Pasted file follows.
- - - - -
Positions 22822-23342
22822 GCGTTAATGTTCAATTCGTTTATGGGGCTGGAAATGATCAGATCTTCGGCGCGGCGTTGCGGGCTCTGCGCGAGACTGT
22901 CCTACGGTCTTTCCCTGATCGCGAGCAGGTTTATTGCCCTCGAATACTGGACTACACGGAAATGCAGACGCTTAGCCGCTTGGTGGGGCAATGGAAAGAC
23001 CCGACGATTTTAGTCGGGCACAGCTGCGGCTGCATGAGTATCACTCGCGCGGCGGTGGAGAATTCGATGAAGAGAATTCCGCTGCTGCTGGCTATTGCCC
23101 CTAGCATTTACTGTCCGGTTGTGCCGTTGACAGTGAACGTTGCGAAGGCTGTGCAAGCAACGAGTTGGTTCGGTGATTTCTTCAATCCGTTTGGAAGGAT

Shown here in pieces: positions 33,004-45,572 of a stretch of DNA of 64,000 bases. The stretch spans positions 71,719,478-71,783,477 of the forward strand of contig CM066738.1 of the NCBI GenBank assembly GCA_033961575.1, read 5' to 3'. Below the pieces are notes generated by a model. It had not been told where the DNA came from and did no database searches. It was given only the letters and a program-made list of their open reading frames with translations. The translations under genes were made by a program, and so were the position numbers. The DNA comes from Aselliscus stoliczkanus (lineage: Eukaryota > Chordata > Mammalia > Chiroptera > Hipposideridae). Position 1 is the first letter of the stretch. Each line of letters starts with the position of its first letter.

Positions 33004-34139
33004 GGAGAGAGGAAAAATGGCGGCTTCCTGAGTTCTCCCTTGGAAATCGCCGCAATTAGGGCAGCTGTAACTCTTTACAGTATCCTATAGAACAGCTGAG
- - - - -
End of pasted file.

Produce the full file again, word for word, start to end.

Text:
Positions 22822-23342
22822 GCGTTAATGTTCAATTCGTTTATGGGGCTGGAAATGATCAGATCTTCGGCGCGGCGTTGCGGGCTCTGCGCGAGACTGT
22901 CCTACGGTCTTTCCCTGATCGCGAGCAGGTTTATTGCCCTCGAATACTGGACTACACGGAAATGCAGACGCTTAGCCGCTTGGTGGGGCAATGGAAAGAC
23001 CCGACGATTTTAGTCGGGCACAGCTGCGGCTGCATGAGTATCACTCGCGCGGCGGTGGAGAATTCGATGAAGAGAATTCCGCTGCTGCTGGCTATTGCCC
23101 CTAGCATTTACTGTCCGGTTGTGCCGTTGACAGTGAACGTTGCGAAGGCTGTGCAAGCAACGAGTTGGTTCGGTGATTTCTTCAATCCGTTTGGAAGGAT

Shown here in pieces: positions 33,004-45,572 of a stretch of DNA of 64,000 bases. The stretch spans positions 71,719,478-71,783,477 of the forward strand of contig CM066738.1 of the NCBI GenBank assembly GCA_033961575.1, read 5' to 3'. Below the pieces are notes generated by a model. It had not been told where the DNA came from and did no database searches. It was given only the letters and a program-made list of their open reading frames with translations. The translations under genes were made by a program, and so were the position numbers. The DNA comes from Aselliscus stoliczkanus (lineage: Eukaryota > Chordata > Mammalia > Chiroptera > Hipposideridae). Position 1 is the first letter of the stretch. Each line of letters starts with the position of its first letter.

Positions 33004-34139
33004 GGAGAGAGGAAAAATGGCGGCTTCCTGAGTTCTCCCTTGGAAATCGCCGCAATTAGGGCAGCTGTAACTCTTTACAGTATCCTATAGAACAGCTGAG